And last but absolutely not least is Mowgli himself, Neel Suthi making his feature film debut at just ten years old. This kid I guarantee you will be on rising star lists everywhere over the next couple of years. He. Is. Mowgli. In fact, even that is a bit of a disservice to him as the original Mowgli was to be fair little more than a whine factory, and ironically enough never felt like the main character in his own film. With Suthi in the role, this is the best onscreen Mowgli yet. His is a far more heroic Mowgli than we’re accustomed to, one with an acute sense of responsibility for his actions, who actually listens to his peers and elders without immediately jumping into a petulant strop, though before you may think the film has portrayed him as unrealistically capable beyond his years, Suthi is just as competent at conveying that wide-eyed wonder of a child out in the wide world. His is a Mowgli to truly root for, a Mowgli with genuine emotional depth, a hero with problems but more importantly a resolve to overcome them. Walt Disney himself, who died during the production of the original animation, could not have created a finer role model for younger audiences.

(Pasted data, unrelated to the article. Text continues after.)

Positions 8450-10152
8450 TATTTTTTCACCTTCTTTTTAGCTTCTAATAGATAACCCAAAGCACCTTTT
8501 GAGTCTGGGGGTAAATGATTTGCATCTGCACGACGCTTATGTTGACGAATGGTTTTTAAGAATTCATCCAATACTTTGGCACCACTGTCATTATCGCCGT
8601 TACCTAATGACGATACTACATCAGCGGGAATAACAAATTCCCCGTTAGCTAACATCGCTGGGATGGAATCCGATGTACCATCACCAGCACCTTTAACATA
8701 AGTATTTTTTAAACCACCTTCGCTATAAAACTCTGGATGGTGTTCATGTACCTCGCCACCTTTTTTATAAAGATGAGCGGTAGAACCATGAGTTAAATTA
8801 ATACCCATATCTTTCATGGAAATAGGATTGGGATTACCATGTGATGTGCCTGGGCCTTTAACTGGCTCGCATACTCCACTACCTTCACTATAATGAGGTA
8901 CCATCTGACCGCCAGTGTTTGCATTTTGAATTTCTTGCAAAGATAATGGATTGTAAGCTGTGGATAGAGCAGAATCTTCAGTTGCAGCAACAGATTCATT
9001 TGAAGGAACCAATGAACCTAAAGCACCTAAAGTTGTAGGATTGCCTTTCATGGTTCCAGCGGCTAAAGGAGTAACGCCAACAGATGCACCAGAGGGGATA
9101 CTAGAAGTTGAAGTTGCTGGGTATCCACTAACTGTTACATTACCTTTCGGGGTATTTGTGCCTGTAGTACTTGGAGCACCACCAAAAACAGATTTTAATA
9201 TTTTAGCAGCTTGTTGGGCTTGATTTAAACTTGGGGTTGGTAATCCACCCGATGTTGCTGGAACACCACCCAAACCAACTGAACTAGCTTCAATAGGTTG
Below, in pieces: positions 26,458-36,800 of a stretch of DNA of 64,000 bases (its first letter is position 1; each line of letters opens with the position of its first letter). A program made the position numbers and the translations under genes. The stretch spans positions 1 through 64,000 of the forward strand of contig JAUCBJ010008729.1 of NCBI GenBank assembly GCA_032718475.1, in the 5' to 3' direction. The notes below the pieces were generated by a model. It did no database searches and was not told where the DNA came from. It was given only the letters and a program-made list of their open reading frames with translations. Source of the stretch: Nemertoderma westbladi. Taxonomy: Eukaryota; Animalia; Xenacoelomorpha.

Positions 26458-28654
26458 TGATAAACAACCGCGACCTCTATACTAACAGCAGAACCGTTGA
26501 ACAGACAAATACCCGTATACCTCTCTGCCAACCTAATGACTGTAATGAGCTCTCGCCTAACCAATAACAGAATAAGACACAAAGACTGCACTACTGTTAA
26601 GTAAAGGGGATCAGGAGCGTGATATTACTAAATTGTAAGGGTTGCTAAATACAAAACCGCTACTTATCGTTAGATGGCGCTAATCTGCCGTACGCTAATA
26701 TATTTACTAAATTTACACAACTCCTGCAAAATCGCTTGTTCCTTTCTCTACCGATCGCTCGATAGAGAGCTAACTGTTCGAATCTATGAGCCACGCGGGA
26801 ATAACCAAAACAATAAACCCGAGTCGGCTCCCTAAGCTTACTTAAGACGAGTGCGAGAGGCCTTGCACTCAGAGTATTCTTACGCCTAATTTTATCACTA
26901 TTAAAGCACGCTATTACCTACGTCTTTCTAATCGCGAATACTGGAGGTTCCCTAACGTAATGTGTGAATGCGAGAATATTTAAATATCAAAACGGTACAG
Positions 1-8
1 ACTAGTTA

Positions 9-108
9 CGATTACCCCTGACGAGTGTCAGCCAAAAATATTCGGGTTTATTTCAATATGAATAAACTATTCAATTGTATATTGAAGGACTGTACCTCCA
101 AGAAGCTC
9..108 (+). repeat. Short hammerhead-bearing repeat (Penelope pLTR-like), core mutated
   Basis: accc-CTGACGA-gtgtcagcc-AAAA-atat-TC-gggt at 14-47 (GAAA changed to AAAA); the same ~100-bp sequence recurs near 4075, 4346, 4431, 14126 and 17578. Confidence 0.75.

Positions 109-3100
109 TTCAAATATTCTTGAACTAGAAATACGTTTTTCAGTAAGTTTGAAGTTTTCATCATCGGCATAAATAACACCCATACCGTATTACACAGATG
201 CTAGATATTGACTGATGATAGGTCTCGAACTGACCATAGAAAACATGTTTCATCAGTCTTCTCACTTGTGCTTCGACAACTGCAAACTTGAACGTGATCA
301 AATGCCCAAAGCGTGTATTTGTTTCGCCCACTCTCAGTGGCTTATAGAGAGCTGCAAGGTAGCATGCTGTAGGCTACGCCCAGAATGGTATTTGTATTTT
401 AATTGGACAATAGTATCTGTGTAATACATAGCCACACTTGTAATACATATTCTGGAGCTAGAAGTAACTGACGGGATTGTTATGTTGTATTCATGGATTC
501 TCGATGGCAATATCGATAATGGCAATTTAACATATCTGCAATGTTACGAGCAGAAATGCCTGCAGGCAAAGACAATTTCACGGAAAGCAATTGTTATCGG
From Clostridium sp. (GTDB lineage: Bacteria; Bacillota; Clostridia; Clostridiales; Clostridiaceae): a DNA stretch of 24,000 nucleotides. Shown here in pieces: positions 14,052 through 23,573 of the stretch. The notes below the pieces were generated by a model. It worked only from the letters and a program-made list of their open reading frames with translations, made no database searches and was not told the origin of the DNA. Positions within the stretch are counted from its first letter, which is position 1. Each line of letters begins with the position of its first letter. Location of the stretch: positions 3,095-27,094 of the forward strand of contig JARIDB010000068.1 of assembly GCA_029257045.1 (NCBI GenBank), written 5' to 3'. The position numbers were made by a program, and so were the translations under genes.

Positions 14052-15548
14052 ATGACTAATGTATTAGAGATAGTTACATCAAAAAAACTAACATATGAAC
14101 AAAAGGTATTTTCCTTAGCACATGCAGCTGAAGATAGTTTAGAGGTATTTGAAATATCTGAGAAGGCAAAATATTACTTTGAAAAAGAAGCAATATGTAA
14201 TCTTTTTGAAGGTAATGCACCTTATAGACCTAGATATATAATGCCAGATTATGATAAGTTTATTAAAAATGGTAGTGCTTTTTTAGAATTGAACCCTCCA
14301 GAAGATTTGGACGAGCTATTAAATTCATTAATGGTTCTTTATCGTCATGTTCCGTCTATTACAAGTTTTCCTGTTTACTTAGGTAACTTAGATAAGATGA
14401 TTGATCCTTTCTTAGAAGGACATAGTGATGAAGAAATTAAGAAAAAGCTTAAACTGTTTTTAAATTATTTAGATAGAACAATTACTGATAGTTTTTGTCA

Is the film perfect? No, like most films. Ironically, as well suited as Bill Murray is to Baloo, strangely enough his performance seems to lack some of the palpable energy that made the character as kinetic as it was under Phil Harris, and that’s including the film’s somewhat shameless flirtation with that iconic tune about the good life he leads. At least that one has a sense of purpose and a place within the broader goings on of the film, unlike another musical moment that enjoys next to no setup, has no purpose outside of fan service, and ultimately detracts from the scene in general. And if there is anything negative to be said about Suthi in the role of Mowgli, it can be entirely confined to the sentiment that as enthusiastic as his efforts are, singing may not be in his future.


Aside from these minor issues however, Favreau’s ‘The Jungle Book’ is a pure delight. At a running time of 1hr 45mins, the story never feels at all bloated and the pacing keeps things going at just the right speed. What changes have been made from the animated version will vary in noticeability depending on your own familiarity, but not one of these changes impacts negatively on the production, indeed they often mark substantial improvements or inspired alternative ideas. The elephant patrol of Colonel Hathi may be missing for instance, but don’t worry. The film uses that particular herd in an especially memorable and outright beautiful manner. If anything, whilst Shere Khan embodies the danger of the jungle, the elephants are its majesty.